|Location||Guildford, County of Surrey, England (Google Maps)|
|Open for Visitors||Yes|
|Owned by||Guildford Corporation|
|Official Website||Guilford Castle|
Standing on the beautiful grounds in the town centre of Guildford, Guilford Castle is a beautiful ruin of a fortress having a long history of almost a thousand years.
Guildford Castle History
The first castle in Guildford was built as a wooden motte and bailey fortress shortly by William the Conqueror post the Battle of Hastings in 1066. Stone defences replaced the initial wooden motte and bailey structure during the early 12th century, and a Keep was constructed. It was built in 2 stages and is believed to have been the work of King Stephen. The first stage of the construction was nothing more than a shell that was later heightened and strengthened. Once the Keep was completed, it was used as a private apartment for the ruling monarch. During the second stage of construction, the curtain walls were crenellated.
Later in the 12th century, the Keep became the headquarters of the sheriff and county jail for the counties of Surrey and Sussex. King Henry II, by this time, had built private living accommodations in the bailey.
King Henry III also contributed magnificently by making several lavish modifications to the castle in the 13th century, and the perception of Guilford Castle changed from a castle to a palace. Unfortunately, the Great Hall in the castle suffered fire damage in 1254; however, it was soon restored. Henry also purchased additional land to extend the bailey to construct rooms for his son, Edward. During his reign, Guilford Castle became one of the most luxurious royal palaces in England; however, after his death, it fell into disrepair. By 1379, almost the entire castle had fallen, except the Keep and the great chamber. The castle’s ownership came into the hands of John Daborne in 1544. During the 16th century, the Daborne family added brick windows and fireplaces to the property.
King James I sold Guilford Castle and surrounding estates to Francis Carter in 1611. Francis attempted to convert the Keep into a private residence, but this proved unsuccessful. The floors and roof of the Keep were removed in 1630. Francis then rented out sections of the castle grounds to nearby farmers. Lord Grantley from Wonersh later became the owner of the castle, who then sold it to Guildford Borough Council in 1885. The Corporation restored the Keep, castle walls, and gardens and opened the property as public gardens in 1888.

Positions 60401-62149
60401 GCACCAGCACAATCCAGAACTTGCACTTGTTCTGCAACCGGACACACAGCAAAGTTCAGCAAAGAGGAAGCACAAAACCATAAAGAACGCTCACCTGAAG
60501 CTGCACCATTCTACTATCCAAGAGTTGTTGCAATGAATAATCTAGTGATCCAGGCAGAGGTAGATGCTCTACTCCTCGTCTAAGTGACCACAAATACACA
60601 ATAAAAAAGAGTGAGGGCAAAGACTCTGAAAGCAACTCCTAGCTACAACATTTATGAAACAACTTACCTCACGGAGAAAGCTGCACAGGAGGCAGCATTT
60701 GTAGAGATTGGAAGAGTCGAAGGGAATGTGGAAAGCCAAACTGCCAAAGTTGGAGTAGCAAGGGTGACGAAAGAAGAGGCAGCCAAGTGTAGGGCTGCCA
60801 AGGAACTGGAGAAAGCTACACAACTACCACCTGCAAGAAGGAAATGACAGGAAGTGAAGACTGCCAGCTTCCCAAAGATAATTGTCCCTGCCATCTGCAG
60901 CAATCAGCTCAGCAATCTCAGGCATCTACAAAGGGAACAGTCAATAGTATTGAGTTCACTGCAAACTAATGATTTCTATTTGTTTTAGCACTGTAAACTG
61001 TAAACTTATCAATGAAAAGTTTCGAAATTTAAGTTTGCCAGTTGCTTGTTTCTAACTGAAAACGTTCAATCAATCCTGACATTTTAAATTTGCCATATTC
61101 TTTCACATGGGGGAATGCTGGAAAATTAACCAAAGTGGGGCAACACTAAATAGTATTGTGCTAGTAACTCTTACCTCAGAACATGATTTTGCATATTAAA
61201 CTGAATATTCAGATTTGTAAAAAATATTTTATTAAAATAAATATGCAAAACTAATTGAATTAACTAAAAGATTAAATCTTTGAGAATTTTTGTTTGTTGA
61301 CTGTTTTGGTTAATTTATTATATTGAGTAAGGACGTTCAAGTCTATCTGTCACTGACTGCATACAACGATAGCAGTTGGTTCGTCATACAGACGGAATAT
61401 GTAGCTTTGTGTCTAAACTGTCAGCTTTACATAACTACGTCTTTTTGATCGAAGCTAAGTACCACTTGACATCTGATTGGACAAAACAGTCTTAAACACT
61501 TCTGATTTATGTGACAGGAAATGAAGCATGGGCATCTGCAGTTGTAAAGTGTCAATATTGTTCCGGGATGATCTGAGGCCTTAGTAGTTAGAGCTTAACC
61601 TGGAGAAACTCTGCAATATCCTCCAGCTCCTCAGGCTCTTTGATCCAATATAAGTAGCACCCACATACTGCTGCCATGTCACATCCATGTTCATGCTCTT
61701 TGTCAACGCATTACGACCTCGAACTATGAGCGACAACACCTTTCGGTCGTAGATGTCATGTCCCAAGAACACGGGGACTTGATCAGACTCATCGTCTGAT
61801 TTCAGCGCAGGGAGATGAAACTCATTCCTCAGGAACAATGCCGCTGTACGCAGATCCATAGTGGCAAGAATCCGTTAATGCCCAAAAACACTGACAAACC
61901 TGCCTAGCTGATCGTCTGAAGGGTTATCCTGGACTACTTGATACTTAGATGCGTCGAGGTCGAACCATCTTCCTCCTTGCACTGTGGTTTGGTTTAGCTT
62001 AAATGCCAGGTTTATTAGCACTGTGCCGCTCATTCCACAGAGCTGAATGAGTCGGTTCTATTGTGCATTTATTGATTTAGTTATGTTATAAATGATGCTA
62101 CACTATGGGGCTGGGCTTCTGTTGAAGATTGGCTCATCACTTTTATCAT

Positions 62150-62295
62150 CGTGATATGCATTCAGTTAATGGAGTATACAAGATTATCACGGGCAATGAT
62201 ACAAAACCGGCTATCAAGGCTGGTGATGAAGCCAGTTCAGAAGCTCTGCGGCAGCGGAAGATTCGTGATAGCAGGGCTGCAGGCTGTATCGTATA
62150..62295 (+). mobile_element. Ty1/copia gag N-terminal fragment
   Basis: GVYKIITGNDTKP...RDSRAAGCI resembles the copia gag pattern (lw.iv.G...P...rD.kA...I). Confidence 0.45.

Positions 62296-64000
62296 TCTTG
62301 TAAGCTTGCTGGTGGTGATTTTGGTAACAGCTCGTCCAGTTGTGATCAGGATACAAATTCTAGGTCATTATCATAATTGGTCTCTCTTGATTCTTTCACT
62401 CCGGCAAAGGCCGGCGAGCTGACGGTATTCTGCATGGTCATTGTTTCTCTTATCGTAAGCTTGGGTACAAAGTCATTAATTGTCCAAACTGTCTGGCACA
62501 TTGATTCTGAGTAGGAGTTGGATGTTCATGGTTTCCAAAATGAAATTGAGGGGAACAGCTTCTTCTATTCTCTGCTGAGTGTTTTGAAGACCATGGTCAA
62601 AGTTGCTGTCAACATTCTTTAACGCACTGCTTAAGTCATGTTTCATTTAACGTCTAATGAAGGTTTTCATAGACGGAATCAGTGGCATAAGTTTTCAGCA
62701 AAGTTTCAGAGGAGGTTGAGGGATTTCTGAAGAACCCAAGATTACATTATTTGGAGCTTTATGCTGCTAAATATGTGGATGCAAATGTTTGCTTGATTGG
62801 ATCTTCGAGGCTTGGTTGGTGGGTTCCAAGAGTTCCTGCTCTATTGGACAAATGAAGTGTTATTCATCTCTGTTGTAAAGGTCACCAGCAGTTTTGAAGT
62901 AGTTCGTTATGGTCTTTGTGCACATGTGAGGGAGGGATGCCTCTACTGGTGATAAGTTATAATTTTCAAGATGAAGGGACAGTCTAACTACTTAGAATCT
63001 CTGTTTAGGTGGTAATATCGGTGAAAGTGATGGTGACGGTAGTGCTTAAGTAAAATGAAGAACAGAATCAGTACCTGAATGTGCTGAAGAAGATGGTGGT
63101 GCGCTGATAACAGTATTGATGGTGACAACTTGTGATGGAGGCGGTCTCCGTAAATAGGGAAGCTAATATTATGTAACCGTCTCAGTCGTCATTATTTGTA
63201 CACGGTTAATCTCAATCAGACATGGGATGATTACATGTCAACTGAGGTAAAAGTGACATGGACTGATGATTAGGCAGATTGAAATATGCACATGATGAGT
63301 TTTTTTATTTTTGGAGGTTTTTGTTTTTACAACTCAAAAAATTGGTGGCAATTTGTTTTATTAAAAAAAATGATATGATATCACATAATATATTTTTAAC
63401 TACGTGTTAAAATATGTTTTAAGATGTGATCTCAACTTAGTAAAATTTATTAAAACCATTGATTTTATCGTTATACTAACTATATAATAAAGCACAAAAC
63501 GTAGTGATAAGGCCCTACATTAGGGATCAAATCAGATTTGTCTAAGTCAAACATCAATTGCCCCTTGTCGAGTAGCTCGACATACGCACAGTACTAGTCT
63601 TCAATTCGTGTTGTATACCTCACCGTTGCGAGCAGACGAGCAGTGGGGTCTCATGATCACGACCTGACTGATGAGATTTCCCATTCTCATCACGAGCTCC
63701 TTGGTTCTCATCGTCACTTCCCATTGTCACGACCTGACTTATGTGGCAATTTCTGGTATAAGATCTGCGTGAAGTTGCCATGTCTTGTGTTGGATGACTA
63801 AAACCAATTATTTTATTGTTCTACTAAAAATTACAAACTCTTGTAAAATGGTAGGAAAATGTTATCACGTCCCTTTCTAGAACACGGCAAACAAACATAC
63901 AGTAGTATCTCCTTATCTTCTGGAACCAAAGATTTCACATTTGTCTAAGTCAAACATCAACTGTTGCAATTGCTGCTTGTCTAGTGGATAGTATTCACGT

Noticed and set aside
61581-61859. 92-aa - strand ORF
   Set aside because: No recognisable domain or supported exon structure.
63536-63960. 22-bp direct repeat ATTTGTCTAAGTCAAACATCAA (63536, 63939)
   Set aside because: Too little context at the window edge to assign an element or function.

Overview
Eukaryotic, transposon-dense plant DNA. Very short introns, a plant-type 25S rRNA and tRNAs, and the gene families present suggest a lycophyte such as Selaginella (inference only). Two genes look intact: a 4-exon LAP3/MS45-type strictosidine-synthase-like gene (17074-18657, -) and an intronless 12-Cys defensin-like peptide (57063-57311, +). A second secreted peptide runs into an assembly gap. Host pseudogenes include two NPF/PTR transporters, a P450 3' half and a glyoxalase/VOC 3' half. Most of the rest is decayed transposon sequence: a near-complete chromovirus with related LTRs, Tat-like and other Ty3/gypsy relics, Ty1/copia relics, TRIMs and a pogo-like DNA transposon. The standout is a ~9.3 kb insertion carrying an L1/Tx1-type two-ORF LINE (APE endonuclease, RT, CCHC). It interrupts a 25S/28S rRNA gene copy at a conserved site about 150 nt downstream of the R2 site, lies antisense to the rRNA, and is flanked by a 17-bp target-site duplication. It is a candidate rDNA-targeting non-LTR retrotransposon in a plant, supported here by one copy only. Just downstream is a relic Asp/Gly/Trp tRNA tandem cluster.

Guildford Castle Architecture
The only remaining part of Guilford Castle that survives today is the Keep and parts of the curtain wall. The original curtain wall was made of chalk, as was the Keep. The original Keep was a modest 2-story building that served as a private apartment for the King. The Great Tower, as it is called today, looks like an unusual survival of its 1000-year-long history. Guilford Castle gardens are famous for their vibrant floral displays centred on the 11th Century Castle Keep. Other attractions inside Guilford Castle are a life-size Alice Through the Looking Glass statue, a bowling green, and music concerts on the bandstand. The Guilford town’s war memorial stands on the castle grounds, and an open-air theatre takes place during summer.
Inside Guilford Castle, you can climb to the first floor where the building has been preserved and see it as it would have been in times gone by. You can also continue climbing up the winding stairs to the top of the castle, where you can see the panorama view of the whole town and the gorgeous countryside of the Surrey Hills.
Frequently Asked Questions
When was Guildford Castle built?
The first Guildford Castle was built shortly after the Battle of Hastings in 1066, by William the Conqueror, as a motte and bailey fortress.
Who built Guildford Castle?
Guildford Castle was built by William the Conqueror shortly after the Norman invasion of England in 1066.
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